The IIEL blog provides short-form analyses from IIEL fellows, IIEL staff, and outside experts on important issues in international economic law. Established in early 2021, the blog embraces our commitment to interdisciplinary, nonpartisan analysis to “Innovate, Engage, and Lead”.
January 15, 2021 by Jacob Eigner
As European regulators turn their attention towards encouraging sustainable investing and consumers flock into ESG-themed funds, the world seems to be following suit. These grand trends toward ESG investing underscore the outsized regulatory influence and normative power of the EU. Although America under the Trump administration has thus far been an outlier, the incoming administration is likely to take aggressive action to keep pace with Europe and the world by releasing regulatory guidance encouraging investment in ESG-themed and socially responsible funds.
March 1, 2021 by Jacob Eigner
Thirty years after the end of the gold standard, the USD is still by far the most commonly held reserve currency and is considered the lingua franca of global trade. This status quo is immensely favorable to the U.S. but at risk of weakening due to technological friction. This brief examines the mixed blessing of reserve currency status and explains how a transition to a digital currency could reverse downward pressures on global USD use and ownership.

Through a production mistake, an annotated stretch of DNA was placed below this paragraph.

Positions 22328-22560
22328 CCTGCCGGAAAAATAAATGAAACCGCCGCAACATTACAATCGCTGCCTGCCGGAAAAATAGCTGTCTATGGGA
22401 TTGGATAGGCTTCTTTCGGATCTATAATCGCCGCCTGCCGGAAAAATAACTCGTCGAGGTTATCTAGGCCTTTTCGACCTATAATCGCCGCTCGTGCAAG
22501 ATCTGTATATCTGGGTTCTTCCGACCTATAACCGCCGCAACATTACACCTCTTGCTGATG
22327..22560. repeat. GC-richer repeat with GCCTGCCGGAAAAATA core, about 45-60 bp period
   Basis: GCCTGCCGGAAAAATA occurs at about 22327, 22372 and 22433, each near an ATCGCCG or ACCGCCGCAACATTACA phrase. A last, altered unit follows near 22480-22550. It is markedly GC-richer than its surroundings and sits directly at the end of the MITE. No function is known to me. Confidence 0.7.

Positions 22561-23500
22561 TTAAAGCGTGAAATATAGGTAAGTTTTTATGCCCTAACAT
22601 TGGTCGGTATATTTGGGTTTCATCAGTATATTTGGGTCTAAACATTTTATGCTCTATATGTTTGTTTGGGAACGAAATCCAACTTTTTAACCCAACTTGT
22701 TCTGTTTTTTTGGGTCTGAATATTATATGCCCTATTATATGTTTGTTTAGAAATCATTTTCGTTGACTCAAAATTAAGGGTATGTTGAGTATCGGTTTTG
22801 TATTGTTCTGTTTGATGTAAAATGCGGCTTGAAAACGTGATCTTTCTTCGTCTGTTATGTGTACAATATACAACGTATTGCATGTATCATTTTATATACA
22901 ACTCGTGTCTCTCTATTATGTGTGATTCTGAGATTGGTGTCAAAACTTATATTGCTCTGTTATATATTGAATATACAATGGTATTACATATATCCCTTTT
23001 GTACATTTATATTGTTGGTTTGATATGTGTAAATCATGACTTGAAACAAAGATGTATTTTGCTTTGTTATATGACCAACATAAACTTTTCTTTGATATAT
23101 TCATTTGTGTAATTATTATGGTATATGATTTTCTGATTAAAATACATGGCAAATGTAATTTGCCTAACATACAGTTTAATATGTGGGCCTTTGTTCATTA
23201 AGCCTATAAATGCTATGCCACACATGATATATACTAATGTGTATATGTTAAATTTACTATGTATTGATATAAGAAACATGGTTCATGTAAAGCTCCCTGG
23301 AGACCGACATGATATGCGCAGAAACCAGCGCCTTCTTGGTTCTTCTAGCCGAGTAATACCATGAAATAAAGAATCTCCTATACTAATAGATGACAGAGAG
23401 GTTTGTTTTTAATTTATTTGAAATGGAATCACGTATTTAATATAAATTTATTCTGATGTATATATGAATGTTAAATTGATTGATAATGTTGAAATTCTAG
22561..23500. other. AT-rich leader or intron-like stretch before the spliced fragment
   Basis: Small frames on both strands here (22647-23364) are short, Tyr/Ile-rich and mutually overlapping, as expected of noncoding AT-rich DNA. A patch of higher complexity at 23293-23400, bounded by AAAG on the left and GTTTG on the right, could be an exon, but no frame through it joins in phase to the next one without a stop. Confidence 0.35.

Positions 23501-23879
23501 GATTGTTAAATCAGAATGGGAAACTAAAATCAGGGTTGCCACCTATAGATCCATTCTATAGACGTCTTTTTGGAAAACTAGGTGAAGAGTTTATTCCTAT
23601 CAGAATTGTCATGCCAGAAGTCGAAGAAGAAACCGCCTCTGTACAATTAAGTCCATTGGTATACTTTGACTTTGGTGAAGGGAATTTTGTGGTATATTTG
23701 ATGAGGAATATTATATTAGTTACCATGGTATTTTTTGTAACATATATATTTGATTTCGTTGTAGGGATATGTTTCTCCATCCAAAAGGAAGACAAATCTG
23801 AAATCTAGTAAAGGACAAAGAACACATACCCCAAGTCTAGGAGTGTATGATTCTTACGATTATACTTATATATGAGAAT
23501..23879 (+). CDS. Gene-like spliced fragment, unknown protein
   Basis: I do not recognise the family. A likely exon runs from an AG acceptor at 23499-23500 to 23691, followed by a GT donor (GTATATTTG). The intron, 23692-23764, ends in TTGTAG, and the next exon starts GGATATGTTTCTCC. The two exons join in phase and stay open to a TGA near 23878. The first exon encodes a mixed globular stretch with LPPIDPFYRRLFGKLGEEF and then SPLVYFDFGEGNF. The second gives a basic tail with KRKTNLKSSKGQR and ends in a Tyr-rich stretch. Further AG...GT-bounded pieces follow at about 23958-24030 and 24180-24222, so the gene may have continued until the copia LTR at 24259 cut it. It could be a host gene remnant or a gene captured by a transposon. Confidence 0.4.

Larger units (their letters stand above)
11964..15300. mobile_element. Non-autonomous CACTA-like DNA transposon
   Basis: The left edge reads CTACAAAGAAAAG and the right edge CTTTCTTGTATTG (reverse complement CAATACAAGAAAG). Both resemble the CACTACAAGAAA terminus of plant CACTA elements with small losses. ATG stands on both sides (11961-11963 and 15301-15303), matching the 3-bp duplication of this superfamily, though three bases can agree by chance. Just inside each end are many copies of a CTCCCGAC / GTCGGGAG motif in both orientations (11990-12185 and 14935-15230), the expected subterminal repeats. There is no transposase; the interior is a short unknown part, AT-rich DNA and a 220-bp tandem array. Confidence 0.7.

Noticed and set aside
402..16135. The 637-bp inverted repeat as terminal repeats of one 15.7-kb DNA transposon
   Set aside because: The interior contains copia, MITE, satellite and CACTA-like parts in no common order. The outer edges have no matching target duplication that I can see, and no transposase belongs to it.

March 3, 2021 by Jay Rappaport
Under President Joe Biden, U.S. trade policy will change greatly, although not immediately. Even if President Biden does not materially address trade policy until after the Covid-19 pandemic subsides, his remarks and nominees for international economic positions suggest what changes to U.S. trade policy he will make during the rest of his term. This blog post analyzed three key areas through the lens of President Biden's personnel and policy choices to date.